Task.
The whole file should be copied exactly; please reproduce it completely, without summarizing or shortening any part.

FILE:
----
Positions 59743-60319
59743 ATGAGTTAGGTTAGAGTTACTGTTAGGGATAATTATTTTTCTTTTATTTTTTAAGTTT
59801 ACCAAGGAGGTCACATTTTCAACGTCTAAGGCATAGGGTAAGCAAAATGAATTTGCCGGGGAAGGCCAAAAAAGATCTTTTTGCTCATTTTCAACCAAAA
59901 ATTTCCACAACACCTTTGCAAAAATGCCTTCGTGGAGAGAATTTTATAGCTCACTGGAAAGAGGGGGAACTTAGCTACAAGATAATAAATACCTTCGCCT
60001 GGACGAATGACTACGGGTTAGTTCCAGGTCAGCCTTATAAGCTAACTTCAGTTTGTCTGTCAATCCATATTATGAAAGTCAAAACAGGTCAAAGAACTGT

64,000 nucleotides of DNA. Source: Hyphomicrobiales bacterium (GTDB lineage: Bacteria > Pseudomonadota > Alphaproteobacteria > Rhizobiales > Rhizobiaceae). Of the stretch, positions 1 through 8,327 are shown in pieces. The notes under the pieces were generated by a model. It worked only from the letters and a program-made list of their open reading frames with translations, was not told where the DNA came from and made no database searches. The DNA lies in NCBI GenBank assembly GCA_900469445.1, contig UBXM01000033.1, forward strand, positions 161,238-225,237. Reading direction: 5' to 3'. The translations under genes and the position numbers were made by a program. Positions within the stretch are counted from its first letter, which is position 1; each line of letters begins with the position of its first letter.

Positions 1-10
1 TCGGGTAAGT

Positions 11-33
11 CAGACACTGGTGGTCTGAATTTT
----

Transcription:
Positions 59743-60319
59743 ATGAGTTAGGTTAGAGTTACTGTTAGGGATAATTATTTTTCTTTTATTTTTTAAGTTT
59801 ACCAAGGAGGTCACATTTTCAACGTCTAAGGCATAGGGTAAGCAAAATGAATTTGCCGGGGAAGGCCAAAAAAGATCTTTTTGCTCATTTTCAACCAAAA
59901 ATTTCCACAACACCTTTGCAAAAATGCCTTCGTGGAGAGAATTTTATAGCTCACTGGAAAGAGGGGGAACTTAGCTACAAGATAATAAATACCTTCGCCT
60001 GGACGAATGACTACGGGTTAGTTCCAGGTCAGCCTTATAAGCTAACTTCAGTTTGTCTGTCAATCCATATTATGAAAGTCAAAACAGGTCAAAGAACTGT

64,000 nucleotides of DNA. Source: Hyphomicrobiales bacterium (GTDB lineage: Bacteria > Pseudomonadota > Alphaproteobacteria > Rhizobiales > Rhizobiaceae). Of the stretch, positions 1 through 8,327 are shown in pieces. The notes under the pieces were generated by a model. It worked only from the letters and a program-made list of their open reading frames with translations, was not told where the DNA came from and made no database searches. The DNA lies in NCBI GenBank assembly GCA_900469445.1, contig UBXM01000033.1, forward strand, positions 161,238-225,237. Reading direction: 5' to 3'. The translations under genes and the position numbers were made by a program. Positions within the stretch are counted from its first letter, which is position 1; each line of letters begins with the position of its first letter.

Positions 1-10
1 TCGGGTAAGT

Positions 11-33
11 CAGACACTGGTGGTCTGAATTTT